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Grid Modernization: A Global Perspective

image credit: ID 121276237 © Leowolfert |

How is grid modernization shaping up around the world? 

A recent discussion at Columbia University on the topic of changing grids for the future provided some answers.  

“What happens in Asia is very important,” said Anna Shpitsberg, director of global power at IHS Markit. While China and India are among the leading consumers of coal, they have set ambitious targets for renewable energy production and integration into the grid. The fate of grid modernization (and integration of renewable energy) plans has a direct impact on our ability to reach Paris agreement goals and make the transition towards a renewable energy-powered future. While both countries tout impressive figures and projects, an analysis of figures in these projects reveals more than is evident at first glance. 

A further complication is the lack of access to institutional capital for renewable energy projects in these countries. As I have documented earlier, there are no clear standards for such projects and accountability, for the most part, is absent. As a result, institutional investors are hesitant to invest in greenfield projects in these countries. In Europe and America, the move towards renewable energy and smart grids is being driven by industrial and commercial customers, who in turn are under pressure from their stakeholders to move this path. 

The European Extremity 

Europe represents the other extreme. Conversations there have moved beyond hardware. “They (European utilities) have realized hardware is going to get commoditized,” said Shpitsberg. Instead utilities are focusing on software and services. The move towards focusing on services occurred on account of three reasons. 

First, European utilities function in a much more geographically diverse region. For example, France’s Engie has operations that span multiple regions and countries and it deals with a variety of customers, making the expansion of its suite of services a necessity. 

Second, European utilities function in a deregulated environment. Theoretically, at least, this has led to unbundling of the functions of a traditional utility and banned them from vertical ownership of the grid. Software and services have become differentiating factors in an energy market that offers choice to customers. Interestingly the panelists pointed to Sweden and Denmark       

Finally, thanks to the diversity of their geographical regions, European utilities have to contend with integrating a variety of renewable energy sources, making a software platform that can handle fluctuations and ramp up or decline demand accordingly a necessity.  

Utilities in North America fall somewhere in between. They are characterized by an asset mentality in which they are busy mopping up renewable energy assets as opposed to figuring out how those assets fit into their existing framework. This change, which is driven by policy and demand, is occurring at a fast pace.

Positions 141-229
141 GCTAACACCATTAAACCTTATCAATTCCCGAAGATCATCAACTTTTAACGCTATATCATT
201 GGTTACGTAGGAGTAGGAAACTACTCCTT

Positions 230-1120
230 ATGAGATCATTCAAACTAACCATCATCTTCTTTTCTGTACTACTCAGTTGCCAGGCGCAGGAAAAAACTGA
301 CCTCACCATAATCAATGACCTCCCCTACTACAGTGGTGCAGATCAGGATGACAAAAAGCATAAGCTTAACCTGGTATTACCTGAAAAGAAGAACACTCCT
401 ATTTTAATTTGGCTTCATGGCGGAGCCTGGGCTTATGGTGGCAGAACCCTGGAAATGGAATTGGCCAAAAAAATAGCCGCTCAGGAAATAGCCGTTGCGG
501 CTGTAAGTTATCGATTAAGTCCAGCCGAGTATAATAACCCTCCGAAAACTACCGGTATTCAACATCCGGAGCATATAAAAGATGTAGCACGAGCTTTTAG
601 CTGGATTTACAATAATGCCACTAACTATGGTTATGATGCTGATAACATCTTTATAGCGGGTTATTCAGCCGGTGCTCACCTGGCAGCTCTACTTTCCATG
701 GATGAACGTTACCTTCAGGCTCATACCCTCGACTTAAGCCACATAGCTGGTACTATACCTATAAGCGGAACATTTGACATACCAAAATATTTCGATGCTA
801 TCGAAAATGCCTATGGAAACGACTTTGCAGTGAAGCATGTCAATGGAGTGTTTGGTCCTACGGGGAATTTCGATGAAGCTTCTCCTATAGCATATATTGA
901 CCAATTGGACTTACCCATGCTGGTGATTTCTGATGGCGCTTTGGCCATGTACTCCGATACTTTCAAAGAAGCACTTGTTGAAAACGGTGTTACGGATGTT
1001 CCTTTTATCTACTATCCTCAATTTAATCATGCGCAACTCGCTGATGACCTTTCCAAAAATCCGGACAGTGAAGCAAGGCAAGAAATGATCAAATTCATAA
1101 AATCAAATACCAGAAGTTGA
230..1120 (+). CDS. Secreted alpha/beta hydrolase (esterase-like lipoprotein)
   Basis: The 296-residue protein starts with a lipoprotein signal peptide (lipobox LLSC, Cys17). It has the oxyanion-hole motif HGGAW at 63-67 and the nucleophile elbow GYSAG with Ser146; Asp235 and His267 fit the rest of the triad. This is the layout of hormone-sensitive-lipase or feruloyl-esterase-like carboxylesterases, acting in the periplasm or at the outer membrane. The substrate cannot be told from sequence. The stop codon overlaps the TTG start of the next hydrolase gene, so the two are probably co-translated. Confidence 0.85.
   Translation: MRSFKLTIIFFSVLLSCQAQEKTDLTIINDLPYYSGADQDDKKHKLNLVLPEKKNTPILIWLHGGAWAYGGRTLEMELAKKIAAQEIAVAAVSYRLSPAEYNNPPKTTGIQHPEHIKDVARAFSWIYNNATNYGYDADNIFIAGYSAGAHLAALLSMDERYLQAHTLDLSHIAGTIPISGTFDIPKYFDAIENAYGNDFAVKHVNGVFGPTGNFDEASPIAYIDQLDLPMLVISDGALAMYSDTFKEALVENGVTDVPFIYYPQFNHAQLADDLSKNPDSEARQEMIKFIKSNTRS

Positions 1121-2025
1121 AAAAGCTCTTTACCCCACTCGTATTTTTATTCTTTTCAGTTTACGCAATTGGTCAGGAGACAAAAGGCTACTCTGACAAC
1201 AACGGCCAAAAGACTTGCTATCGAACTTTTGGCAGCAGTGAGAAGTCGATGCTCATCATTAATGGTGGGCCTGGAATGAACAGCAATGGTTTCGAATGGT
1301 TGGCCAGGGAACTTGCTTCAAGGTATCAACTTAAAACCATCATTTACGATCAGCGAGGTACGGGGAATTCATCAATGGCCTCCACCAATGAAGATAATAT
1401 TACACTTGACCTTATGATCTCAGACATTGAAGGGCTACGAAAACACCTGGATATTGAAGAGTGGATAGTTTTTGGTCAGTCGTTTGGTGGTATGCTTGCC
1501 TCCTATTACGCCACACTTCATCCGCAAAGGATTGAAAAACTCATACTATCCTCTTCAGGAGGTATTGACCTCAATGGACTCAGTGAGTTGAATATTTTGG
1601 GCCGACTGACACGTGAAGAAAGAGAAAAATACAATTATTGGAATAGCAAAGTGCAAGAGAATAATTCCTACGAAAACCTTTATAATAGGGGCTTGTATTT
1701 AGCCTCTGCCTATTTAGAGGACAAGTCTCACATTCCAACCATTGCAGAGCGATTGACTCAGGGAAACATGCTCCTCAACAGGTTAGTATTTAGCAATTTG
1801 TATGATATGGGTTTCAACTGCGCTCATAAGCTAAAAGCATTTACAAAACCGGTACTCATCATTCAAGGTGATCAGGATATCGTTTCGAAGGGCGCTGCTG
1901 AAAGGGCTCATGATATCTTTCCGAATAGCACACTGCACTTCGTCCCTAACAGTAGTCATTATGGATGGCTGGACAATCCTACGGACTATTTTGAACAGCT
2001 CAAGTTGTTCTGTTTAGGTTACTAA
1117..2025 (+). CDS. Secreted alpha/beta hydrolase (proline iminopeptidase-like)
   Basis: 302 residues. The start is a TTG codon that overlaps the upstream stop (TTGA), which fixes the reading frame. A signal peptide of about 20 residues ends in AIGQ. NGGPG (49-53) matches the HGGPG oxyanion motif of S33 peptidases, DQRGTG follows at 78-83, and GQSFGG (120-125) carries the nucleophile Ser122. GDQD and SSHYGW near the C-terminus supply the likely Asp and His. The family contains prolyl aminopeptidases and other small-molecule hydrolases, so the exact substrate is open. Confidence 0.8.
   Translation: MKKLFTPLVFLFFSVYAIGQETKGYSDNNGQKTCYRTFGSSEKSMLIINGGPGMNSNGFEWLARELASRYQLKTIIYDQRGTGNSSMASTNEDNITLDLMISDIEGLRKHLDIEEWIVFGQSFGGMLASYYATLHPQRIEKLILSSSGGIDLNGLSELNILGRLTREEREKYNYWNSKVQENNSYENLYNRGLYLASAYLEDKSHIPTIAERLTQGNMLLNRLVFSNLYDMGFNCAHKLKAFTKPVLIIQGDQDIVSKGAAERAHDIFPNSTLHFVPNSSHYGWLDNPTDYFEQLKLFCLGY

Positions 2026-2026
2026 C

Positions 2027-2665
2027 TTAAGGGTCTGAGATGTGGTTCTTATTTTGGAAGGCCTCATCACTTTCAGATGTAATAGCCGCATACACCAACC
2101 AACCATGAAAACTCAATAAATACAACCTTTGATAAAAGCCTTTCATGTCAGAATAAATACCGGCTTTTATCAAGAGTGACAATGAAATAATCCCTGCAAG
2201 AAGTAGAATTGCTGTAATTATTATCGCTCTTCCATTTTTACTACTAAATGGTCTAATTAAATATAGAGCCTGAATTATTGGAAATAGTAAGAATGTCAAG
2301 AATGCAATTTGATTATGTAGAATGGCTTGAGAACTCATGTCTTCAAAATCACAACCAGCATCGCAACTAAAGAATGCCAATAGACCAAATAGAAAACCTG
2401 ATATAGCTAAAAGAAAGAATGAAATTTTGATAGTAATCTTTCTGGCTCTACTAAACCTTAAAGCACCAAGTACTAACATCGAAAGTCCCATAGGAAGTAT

Melissa Lott, a senior energy researcher at Columbia, told audiences about her meeting with a power plant manager. “I used to plan in thirty-year chunks and think that coal would always be a part of the future,” the plant manager told her. “I plan on ten year chunks now and natural gas is our future. I wonder how long that future is going to last.”

Of course, this future will bring its own set of changes. The prosumer, a consumer who produces and consumes electricity, is still a miniscule fraction of the grid and is expected to remain so in the future. Utilities will still have to do most of the heavy lifting. Increased digitization means that utilities will have to manage billions of data points while planning out future demand. They will have to ramp up their predictive analysis tools for this. 

Utilities around the world are also struggling to figure out how to optimize new forms of energy. For example, storage batteries can be optimized based on services provided to consumers. In this context, the type and frequency of battery use makes a difference. Example, Li-Ion batteries are useful for frequency regulation markets while zinc batteries can be used for locational capacity. 

Still grid modernization, across the world, is a mammoth task and will take time. “It takes time. It is learning. Are we working on it? Absolutely. Are we going to have an answer on it in five years? I don’t know,” said Lori Lybolt, director of ConEd’s Utility of the Future initiative.

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